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Answers from vets about your cat:

The 3 Most Common Cancers in Cats

Reviewed by Dr. Celeste Clements, DVM, DACVIM on Tuesday, June 30, 2015
Posted July 08, 2015 in Cat Diseases & Conditions A-Z

Persian cat lying on the ground looking into camera

Did you know that according to the Animal Cancer Foundation (ACF), 1 in every 5 cats develop cancer in their lifetime? Cats can develop many of the same cancers seen in humans:

The three most common cat cancers are lymphoma, soft-tissue sarcoma and squamous cell carcinoma.

Lymphoma in cats
Lymphoma is the most common cancer seen in cats. Lymphoma is a type of blood cancer that occurs when lymphocytes proliferate uncontrollably. Lymphocytes are white blood cells that protect the body from infection. In cats, lymphoma typically affects the:

Feline leukemia virus (FeLV) was one of the leading causes of lymphoma in cats until the development of the FeLV vaccine. Therefore, the FeLV vaccine not only protects cats against FeLV, but indirectly also protects them against certain forms of lymphoma.

Besides being occasionally preventable, lymphoma is also one of the most treatable cancers. Chemotherapy is the standard treatment for most forms of lymphoma and cats treated for lymphoma typically have a very good quality of life. Lymphoma is typically very responsive to chemotherapy and studies show up to 75% of cats treated with chemotherapy will go into remission, according to Colorado State’s Animal Cancer Center. Approximately one third may do well for more than 2 years with aggressive treatment. Ultimately, response rate and remission duration are site and type dependent.

Squamous cell carcinoma in cats
Squamous cell carcinoma (SCC) is another common type of feline cancer. SCC is a type of skin cancer that typically develops on exposed skin, such as on the ears, nose and eyelids, especially in white cats in sunny climates. The prognosis for solar-induced SCC is good if identified and treated early. Likewise it can be prevented if cats are kept indoors and out of the sun’s ultraviolet rays. SCC can also develop in the mouth, and oral SCC alone accounts for 10% of cancer in cats1. In general SCC is an aggressive cancer, and oral tumors in particular have a poor prognosis despite treatment. Fortunately, researchers are investigating new treatments that may improve the quality of life for cats with SCC.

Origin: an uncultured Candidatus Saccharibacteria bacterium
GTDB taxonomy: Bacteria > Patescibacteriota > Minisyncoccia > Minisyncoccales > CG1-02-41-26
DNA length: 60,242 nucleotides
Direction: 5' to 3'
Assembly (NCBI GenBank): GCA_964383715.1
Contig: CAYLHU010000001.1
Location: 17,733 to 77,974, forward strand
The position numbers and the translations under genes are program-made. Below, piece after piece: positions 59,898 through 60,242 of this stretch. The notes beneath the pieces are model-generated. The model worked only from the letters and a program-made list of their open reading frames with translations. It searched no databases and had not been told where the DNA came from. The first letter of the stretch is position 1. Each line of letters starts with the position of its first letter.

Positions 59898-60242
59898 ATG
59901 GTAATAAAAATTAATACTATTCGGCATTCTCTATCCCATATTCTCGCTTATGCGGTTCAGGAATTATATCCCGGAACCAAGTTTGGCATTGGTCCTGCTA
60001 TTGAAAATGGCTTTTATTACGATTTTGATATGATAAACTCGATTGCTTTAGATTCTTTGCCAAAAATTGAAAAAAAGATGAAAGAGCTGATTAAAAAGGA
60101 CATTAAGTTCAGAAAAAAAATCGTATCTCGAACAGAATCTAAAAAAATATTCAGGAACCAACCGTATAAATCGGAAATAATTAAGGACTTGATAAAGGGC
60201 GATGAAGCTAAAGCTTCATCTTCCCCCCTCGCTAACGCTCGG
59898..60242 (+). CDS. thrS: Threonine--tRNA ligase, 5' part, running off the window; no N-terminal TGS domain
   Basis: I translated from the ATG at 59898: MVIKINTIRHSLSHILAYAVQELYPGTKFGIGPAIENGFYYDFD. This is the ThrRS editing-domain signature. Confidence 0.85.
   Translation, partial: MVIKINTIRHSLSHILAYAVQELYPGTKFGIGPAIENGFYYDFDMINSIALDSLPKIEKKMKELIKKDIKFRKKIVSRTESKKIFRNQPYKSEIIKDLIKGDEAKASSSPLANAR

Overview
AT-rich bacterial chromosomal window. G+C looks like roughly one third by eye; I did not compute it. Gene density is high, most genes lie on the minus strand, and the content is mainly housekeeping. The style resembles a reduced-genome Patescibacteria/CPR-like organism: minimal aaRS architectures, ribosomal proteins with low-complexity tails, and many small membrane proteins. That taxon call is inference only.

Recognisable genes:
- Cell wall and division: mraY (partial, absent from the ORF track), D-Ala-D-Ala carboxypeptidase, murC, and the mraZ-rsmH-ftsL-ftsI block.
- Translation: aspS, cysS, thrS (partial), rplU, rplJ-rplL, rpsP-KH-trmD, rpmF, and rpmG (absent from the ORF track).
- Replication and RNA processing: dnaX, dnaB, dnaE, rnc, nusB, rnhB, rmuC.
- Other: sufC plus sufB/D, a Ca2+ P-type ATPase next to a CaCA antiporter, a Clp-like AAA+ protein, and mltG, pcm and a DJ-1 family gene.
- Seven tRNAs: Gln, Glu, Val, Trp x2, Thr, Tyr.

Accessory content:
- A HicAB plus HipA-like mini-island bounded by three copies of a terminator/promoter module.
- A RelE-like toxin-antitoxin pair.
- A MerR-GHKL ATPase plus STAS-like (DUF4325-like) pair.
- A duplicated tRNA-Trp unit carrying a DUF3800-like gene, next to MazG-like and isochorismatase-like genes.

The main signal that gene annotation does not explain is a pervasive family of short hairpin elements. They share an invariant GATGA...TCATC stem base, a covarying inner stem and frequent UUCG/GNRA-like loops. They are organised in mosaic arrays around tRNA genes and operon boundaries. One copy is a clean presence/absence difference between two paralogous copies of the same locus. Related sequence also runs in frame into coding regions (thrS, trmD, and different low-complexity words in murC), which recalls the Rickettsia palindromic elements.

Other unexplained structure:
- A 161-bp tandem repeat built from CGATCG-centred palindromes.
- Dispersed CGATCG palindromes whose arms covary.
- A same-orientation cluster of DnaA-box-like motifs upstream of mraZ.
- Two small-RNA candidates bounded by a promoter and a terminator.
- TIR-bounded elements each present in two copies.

Click here to learn more about squamous cell carcinoma.

Fibrosarcoma in cats
Fibrosarcoma is another cancer seen in cats. Fibrosarcoma is an aggressive tumor that develops from fibrous connective tissue. Fibrosarcoma has developed at the site of injection of various necessary medications and preventives, where it is called feline injection-site sarcoma (FISS).

Fibrosarcoma has been associated with injections of2:

  • Vaccines
  • Corticosteroids
  • Antibiotics
  • Insulin
  • Subcutaneous fluids

The occurrence of this complication is quite rare, estimated at 1 case per 10,000 to 30,000 vaccinations by the American Veterinary Medical Association. Still, veterinarians will limit the frequency of vaccinations and specify where vaccines should be injected. Likewise, they may suggest specific vaccines (especially those that do not contain aluminum), to help reduce the irritation at the injection site that appears to increase the risk of FISS. These steps have been taken to reduce the risk of fibrosarcoma at injection sites, but current thinking suggests multiple risk factors are likely involved including dosing and genetic factors.

When it can’t be prevented, treatment for fibrosarcoma is aggressive surgery with or without radiation or chemotherapy.

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Ruth has more than 15 years of experience in the veterinary industry as a companion animal veterinarian in private practice. Along with being a writer and media personality, she is also a founding member of IDEXX’s Pet Health Network team.